As NFL owners and players search for common ground in negotiating a new collective bargaining agreement, a rookie wage scale might be a starting point. Salaries for prospects selected in the top half of the 32-player first round have escalated at a pace that makes some on both sides uncomfortable.
"The first half of the first round has gotten ridiculously out of whack," says former NFL general managerCharley Casserly, a CBS analyst. "When the first pick in the draft can get $50 million guaranteed, that's just ludicrous. I think both sides understand that is just too much money to risk."
Casserly was not the only one who winced when the St. Louis Rams guaranteed quarterback Sam Bradford that record amount as the top pick last year as part of a six-year deal totaling $78 million.
Former star running back Tiki Barber views a rookie scale as an "absolute necessity," adding, "Too much money is wasted making millionaires out of young, unproven players who never contribute to their team, much less the game as a whole."
Veteran agent Ralph Cindrich describes the escalation of salaries for top-tier rookies as "astounding." He views the implementation of a scale as an area for compromise "provided the same percentage goes to the players and as long as the money doesn't go back to the owners. The owners are already making enough money."
Tom Condon, who has negotiated massive contracts in representing Bradford and six of the last seven top picks, thinks the union should yield grudgingly on this part of the field, if at all.
He argues Bradford's deal proved to be good business for both parties. The 2008 Heisman Trophy winner, whose durability was questioned because his senior season was ruined by a shoulder injury, emerged as the league's offensive rookie of the year and helped to transform a downtrodden franchise into an NFC West contender.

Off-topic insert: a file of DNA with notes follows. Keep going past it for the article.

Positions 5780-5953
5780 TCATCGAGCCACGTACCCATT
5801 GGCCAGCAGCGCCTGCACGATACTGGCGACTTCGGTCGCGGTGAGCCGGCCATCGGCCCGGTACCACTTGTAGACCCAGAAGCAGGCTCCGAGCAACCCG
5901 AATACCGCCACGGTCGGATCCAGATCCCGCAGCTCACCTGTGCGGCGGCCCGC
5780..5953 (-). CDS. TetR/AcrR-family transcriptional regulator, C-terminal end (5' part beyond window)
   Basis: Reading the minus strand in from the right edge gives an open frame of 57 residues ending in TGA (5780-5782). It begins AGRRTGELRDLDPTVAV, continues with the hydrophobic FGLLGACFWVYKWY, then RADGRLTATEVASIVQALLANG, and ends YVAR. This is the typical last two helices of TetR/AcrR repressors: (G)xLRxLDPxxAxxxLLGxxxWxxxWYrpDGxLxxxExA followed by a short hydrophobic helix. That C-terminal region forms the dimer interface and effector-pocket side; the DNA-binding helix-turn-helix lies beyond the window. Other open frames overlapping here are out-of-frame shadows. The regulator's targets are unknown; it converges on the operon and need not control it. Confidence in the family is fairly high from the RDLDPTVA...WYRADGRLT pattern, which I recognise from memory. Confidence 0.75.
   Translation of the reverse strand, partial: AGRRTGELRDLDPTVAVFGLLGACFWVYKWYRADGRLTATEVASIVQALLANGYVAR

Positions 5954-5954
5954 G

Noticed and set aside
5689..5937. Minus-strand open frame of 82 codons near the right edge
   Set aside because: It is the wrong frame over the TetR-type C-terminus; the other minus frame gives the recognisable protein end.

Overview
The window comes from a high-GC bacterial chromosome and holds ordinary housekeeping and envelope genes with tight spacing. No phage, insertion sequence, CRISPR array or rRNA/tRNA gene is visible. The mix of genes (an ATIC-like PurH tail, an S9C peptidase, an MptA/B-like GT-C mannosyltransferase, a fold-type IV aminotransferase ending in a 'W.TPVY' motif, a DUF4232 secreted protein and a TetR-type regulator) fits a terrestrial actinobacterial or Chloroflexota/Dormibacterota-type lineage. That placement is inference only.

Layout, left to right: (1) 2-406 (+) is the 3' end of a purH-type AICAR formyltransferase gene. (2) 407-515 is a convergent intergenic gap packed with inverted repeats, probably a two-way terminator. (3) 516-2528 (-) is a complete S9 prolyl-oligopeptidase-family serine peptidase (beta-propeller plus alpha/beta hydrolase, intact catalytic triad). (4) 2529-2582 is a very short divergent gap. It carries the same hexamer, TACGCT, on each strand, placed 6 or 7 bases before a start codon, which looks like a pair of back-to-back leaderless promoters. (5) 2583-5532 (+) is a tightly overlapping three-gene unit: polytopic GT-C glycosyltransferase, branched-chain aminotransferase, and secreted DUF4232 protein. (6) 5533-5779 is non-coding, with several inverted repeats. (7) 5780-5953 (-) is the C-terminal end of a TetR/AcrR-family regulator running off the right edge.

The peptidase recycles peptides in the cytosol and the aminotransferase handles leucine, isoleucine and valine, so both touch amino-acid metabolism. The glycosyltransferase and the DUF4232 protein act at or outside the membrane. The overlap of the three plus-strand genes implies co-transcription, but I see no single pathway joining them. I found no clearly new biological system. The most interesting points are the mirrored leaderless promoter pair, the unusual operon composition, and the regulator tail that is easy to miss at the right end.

"Would they trade him for anybody? I don't think so," Condon says. "They have to look at
him as having a chance to be a Peyton Manning or Drew Brees kind of player."
Bradford took every snap in setting league rookie records for completions (354) and attempts (590). He threw for 3,512 yards, the second-highest total for a rookie after Manning's 3,739 in 1998.
Management has suggested money saved on rookies can lead to better pay for veterans and to help retired players. Barber says of the latter, "I don't think enough can be done to assist them."
He says many former players "cannot walk anymore, cannot remember anymore, cannot function the way that most people in this country do."
In an argument against a scale from the players' standpoint, it is undeniable that ground-breaking contracts for draftees raise the bar for veterans.
For example, Condon and the Miami Dolphins agreed to a five-year deal worth $57.75 million ($30 million guaranteed) for left tackle Jake Long, an outstanding performer since he was the first player selected in 2008. That set the stage for disgruntled tackle Jason Peters to be dealt from the Buffalo Bills to the Philadelphia Eagles, where he signed a new deal averaging $9.8 million a year.
Those who bemoan the current system point to notorious busts. Quarterbacks Tim Couch (1999, Cleveland Browns), David Carr (2002, Houston Texans) and JaMarcus Russell (2007, Oakland Raiders) all topped their draft classes and never came close to fulfilling expectations.
Russell's flop is particularly notable. He was overweight and his work ethic was criticized as he won seven of 25 starts in three years. The Raiders paid him more than $38 million during that time.
"Everyone is in agreement that JaMarcus Russell is not the type of guy we want to be paying that kind of money to, " Cindrich says.